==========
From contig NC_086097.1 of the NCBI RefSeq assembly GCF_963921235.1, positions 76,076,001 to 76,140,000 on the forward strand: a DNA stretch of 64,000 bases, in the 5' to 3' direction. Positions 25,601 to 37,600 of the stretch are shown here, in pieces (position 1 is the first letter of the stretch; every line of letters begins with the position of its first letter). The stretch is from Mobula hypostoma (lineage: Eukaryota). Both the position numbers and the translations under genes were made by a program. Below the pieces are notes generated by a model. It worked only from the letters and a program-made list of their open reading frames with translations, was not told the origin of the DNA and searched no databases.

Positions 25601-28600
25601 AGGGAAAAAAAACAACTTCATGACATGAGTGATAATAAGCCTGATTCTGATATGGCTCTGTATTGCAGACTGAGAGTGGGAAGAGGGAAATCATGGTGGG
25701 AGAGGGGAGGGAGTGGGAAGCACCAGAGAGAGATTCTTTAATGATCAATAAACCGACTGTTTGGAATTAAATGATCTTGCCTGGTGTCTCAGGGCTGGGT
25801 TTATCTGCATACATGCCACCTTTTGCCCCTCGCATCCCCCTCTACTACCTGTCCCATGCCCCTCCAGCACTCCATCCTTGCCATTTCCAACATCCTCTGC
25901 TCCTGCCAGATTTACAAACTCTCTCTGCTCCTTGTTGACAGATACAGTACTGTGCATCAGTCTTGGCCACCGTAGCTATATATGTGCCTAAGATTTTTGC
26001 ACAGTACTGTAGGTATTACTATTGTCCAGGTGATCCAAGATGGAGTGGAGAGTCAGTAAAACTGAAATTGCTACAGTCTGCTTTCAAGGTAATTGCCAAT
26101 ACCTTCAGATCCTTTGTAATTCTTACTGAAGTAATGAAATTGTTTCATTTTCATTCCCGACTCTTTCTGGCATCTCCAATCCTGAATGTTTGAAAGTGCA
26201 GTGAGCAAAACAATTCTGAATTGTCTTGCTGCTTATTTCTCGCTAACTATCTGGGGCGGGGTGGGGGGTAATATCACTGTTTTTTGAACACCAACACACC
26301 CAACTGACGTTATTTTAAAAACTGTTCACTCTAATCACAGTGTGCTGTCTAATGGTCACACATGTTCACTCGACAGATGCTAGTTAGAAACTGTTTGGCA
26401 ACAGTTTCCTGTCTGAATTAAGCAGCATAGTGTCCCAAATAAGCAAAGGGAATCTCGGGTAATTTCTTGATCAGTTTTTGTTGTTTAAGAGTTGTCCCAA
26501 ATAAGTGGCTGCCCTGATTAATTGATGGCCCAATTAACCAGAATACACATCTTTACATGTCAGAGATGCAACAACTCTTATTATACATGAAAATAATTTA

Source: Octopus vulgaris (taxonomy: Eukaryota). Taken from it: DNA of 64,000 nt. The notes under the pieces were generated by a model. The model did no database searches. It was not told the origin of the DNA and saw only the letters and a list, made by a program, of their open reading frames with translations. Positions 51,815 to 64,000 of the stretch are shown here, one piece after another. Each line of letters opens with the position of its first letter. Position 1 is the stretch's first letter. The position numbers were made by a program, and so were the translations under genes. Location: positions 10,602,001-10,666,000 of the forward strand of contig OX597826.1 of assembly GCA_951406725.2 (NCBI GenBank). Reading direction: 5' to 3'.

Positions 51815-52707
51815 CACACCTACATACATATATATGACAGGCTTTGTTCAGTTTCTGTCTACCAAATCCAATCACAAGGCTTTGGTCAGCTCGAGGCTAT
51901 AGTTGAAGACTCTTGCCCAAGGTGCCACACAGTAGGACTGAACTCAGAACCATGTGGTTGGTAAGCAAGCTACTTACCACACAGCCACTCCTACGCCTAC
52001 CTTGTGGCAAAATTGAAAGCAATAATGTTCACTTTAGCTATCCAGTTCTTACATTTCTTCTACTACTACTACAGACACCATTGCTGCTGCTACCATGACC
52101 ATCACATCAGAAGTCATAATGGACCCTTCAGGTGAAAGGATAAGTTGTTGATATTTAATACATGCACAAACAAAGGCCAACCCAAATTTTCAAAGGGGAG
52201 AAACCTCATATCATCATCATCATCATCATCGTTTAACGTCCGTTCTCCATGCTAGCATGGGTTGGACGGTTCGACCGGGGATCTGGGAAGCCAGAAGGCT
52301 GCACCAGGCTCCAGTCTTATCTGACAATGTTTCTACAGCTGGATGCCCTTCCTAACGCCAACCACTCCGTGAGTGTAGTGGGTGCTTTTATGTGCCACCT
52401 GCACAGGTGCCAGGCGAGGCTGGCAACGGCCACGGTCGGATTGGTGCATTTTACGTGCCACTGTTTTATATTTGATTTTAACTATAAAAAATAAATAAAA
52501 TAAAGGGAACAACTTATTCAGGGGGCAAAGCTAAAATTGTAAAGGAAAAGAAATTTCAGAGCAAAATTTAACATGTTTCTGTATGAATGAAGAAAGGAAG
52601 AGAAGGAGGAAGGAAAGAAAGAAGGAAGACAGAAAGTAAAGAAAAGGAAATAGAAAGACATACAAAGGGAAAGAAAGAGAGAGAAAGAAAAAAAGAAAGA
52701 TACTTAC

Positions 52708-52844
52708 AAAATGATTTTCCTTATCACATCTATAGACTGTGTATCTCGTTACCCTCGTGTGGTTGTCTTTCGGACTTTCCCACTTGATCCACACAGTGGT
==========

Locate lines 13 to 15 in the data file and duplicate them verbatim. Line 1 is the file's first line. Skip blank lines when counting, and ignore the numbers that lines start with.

Source: Octopus vulgaris (taxonomy: Eukaryota). Taken from it: DNA of 64,000 nt. The notes under the pieces were generated by a model. The model did no database searches. It was not told the origin of the DNA and saw only the letters and a list, made by a program, of their open reading frames with translations. Positions 51,815 to 64,000 of the stretch are shown here, one piece after another. Each line of letters opens with the position of its first letter. Position 1 is the stretch's first letter. The position numbers were made by a program, and so were the translations under genes. Location: positions 10,602,001-10,666,000 of the forward strand of contig OX597826.1 of assembly GCA_951406725.2 (NCBI GenBank). Reading direction: 5' to 3'.

Positions 51815-52707
51815 CACACCTACATACATATATATGACAGGCTTTGTTCAGTTTCTGTCTACCAAATCCAATCACAAGGCTTTGGTCAGCTCGAGGCTAT